Identity theft resources — where does a victim begin?
If you’ve ever been the victim of identity theft, you know how lonely it can feel. Someone has taken away your most personal information. For financial identity theft, bill collectors start knocking on the door. Past due notices turn up in the mail. And, lawyers begin threatening legal action for something you had no control over. What identity theft resources are available to help victims? And where do you begin?
Why all those creditors are calling
My wife told me about a case in which a friend’s identity was stolen and used to buy everything from groceries to a car. Her friend had been fending off creditors on her own and was extremely distraught.
Let’s face it, all those creditors were hounding my wife’s friend for good reason. They’d been victimized, too. In this case, the dealer was out a car and the bank was out thousands of dollars. However, just because someone stole information and used it to buy a new car didn’t mean my wife’s friend had to pay for it.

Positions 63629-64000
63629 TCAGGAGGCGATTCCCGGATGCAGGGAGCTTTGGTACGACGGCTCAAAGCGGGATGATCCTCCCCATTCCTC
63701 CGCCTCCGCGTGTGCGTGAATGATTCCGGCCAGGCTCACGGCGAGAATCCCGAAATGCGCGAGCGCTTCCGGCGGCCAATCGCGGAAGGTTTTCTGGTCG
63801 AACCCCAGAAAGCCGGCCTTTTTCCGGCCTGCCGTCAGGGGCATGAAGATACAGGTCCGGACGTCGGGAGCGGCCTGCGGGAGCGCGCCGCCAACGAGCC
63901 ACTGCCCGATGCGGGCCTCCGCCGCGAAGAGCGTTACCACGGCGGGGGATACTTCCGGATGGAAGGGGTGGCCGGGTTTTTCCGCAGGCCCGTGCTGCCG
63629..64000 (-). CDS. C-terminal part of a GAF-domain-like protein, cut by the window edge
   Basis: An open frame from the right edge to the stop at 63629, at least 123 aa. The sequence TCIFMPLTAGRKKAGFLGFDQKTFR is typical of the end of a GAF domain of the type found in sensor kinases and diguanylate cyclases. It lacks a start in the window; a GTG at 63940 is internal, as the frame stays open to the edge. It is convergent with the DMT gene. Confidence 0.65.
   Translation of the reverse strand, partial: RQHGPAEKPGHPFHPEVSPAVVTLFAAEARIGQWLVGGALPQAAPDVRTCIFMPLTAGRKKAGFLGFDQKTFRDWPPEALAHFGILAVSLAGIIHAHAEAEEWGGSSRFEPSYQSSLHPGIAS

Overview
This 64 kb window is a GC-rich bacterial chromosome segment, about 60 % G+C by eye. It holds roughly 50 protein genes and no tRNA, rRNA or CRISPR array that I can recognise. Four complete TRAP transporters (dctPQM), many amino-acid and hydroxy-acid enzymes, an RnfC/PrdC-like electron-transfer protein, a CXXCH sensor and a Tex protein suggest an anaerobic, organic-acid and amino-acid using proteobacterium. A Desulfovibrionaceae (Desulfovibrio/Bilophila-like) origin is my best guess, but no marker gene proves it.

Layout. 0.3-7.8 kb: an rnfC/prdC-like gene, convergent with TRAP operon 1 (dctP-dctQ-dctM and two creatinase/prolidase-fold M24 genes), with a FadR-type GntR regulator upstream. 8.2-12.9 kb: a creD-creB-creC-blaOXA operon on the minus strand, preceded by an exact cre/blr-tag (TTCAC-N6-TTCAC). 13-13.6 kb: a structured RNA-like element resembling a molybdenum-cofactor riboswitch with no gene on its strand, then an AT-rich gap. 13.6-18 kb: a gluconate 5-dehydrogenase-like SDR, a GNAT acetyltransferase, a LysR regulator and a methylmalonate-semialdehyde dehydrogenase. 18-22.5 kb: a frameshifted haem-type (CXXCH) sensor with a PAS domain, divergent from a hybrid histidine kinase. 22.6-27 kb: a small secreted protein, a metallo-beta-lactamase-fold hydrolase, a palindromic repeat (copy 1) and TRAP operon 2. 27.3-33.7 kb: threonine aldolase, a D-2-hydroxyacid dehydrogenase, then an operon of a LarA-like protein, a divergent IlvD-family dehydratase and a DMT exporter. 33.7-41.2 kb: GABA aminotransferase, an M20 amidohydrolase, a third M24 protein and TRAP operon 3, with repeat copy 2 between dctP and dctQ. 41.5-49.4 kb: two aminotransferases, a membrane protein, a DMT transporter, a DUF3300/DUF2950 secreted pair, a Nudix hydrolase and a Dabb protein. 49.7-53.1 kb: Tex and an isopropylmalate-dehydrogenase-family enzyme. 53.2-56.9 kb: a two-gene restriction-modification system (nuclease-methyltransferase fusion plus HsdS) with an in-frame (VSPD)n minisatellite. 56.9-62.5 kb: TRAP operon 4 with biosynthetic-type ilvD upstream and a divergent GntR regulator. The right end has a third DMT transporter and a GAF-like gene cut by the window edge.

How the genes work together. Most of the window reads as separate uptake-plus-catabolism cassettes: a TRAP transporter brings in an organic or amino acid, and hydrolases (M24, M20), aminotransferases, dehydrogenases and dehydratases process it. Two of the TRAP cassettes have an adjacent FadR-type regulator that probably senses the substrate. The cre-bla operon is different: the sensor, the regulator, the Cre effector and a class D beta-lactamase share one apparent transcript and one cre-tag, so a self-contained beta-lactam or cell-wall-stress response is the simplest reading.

This is the first step in the process as far as I’m concerned. Without a police report, the creditors and lawyers will keep on coming. The Federal Trade Commission (FTC) says this is optional, but having a police report on file stops the most aggressive creditors in their tracks.
Close down accounts and fraud alerts
The good news is the actual theft and use of stolen information doesn’t typically last long. Most identity thieves are opportunists and once the opportunity goes away, they move on. Depending upon how soon the crime is discovered, the actual thievery may be over in a few days.
Notify the companies where you know fraud is occurring and also place alerts on your accounts with the three credit bureaus. You should also get copies of your credit reports to see what other damage has taken place.
Identity theft resources
Here’s another reality check. Don’t think that just because some thief is no longer using your information you’re done. It can easily take more than a year for the recovery process. Take it from someone who’s been there, it’s a demoralizing and draining time. Fortunately, there are resources available to help.
The Identity Theft Resource Center at www.idtheftcenter.org is a good place to start. For victims, the resource center can be an invaluable place to obtain the necessary forms and letters to stop creditors from calling, find local identity theft resources that can help, and talk to a real person about what to do next.
Another resource is the Federal Trade Commission’s website at www.identitytheft.gov. This is a spot where you can review recovery checklists and get sample letters to use with creditors.